In the meantime, while the initial features were being delivered, the designers were working with the development and business teams to deliver the designs for the site. There was a further feature for the site to have a premium look and feel that eventually would need to be delivered which could be applied to the site around the templates that were being delivered.

This felt a little back to front, but you need to remember that we were delivering features in the order of business priority.

As the features kept being delivered, the site quickly started to take shape. Throughout the development, the business representatives were always attending the stand ups and were constantly making decisions on scope of work and what would be required for launch.

We found that the close collaboration between the business and the development team was the most effective way of managing scope and ensuring that what the dev team delivered is what was expected.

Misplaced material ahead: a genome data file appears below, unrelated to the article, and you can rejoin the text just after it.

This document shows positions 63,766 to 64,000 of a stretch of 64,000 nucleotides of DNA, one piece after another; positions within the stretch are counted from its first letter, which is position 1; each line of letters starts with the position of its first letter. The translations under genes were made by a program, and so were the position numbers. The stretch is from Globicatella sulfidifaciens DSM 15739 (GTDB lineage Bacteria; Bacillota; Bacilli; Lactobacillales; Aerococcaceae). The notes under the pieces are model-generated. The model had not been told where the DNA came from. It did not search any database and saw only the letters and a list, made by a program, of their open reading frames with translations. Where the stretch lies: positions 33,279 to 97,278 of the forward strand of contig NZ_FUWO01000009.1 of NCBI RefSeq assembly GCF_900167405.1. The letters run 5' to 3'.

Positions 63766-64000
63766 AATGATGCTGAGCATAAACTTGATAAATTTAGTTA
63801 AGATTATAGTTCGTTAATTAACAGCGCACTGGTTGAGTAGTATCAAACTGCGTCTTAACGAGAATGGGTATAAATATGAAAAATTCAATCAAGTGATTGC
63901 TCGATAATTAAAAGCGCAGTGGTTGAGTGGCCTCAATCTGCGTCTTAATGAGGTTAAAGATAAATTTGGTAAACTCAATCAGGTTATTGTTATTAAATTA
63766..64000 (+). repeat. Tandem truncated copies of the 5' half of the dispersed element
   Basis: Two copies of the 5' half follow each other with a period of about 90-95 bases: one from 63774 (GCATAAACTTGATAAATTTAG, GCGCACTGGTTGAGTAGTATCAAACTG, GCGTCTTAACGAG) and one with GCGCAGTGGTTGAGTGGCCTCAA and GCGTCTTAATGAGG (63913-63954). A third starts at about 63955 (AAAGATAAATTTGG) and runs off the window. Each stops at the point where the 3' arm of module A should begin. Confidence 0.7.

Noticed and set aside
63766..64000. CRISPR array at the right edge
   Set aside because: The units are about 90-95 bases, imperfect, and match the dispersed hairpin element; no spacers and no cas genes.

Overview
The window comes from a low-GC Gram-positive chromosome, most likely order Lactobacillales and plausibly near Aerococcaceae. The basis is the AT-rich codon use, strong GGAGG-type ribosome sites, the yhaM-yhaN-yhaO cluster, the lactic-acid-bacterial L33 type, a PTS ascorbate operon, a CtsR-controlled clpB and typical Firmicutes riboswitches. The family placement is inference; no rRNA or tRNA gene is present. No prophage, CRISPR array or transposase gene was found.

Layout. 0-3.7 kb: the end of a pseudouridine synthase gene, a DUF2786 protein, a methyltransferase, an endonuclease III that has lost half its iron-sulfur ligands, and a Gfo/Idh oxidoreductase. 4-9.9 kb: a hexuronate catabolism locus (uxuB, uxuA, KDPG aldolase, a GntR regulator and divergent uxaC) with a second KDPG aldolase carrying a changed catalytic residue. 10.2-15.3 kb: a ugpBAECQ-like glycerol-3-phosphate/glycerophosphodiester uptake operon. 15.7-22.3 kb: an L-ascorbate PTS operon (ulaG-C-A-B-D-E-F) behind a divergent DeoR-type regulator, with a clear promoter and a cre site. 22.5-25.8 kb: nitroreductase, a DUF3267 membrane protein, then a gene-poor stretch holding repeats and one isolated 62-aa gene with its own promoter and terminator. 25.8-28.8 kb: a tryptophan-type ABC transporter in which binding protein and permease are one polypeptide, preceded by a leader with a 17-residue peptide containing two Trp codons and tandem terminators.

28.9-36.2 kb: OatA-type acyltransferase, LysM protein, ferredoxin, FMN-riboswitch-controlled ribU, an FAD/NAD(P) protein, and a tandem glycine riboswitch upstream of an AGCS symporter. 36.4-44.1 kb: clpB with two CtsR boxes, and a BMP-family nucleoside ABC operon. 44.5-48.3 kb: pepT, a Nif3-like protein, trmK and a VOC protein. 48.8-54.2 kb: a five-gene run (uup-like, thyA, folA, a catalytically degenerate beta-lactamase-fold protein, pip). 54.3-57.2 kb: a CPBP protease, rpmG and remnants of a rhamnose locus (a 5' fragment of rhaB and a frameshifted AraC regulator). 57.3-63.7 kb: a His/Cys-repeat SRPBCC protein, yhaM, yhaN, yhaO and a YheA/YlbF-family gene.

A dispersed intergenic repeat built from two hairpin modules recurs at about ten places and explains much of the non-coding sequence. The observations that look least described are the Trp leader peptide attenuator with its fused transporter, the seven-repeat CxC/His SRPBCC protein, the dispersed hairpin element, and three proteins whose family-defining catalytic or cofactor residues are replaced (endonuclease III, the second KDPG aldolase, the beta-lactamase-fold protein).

I have applied this form of Feature Driven Development many times and I find that it really works. You do need buy in and effort from the business owners, and you do need to make sure that the developers do only focus on what is required to deliver the features rather than architecting a full solution before understanding all the requirements.

This allows more of a front to back development process. Where the features take priority over the implementation. One thing that I would like to point out is that there would be occasions where future considerations are sometimes ignored or put to one side to get functionality out and that this may result in refactoring work further down the line.

The thing to remember is that you will have already delivered the highest business value functionality required at that point and that the business will understand that any refactoring work should also have a value and then a discussion can be had about options and whether this work needs to be done or not. If it does and it takes a longer period of time, then allowances should be made for this.

Mobile Apps vs Mobile Sites

I was browsing the ThoseInMedia group on LinkedIn and came across this question: Mobile Sites Vs. Mobile Apps: Which Is Best For Your Business?

It made me think about what had worked and not worked in previous roles and projects and like most questions like this, its all about your digital strategy and how you monetise your content.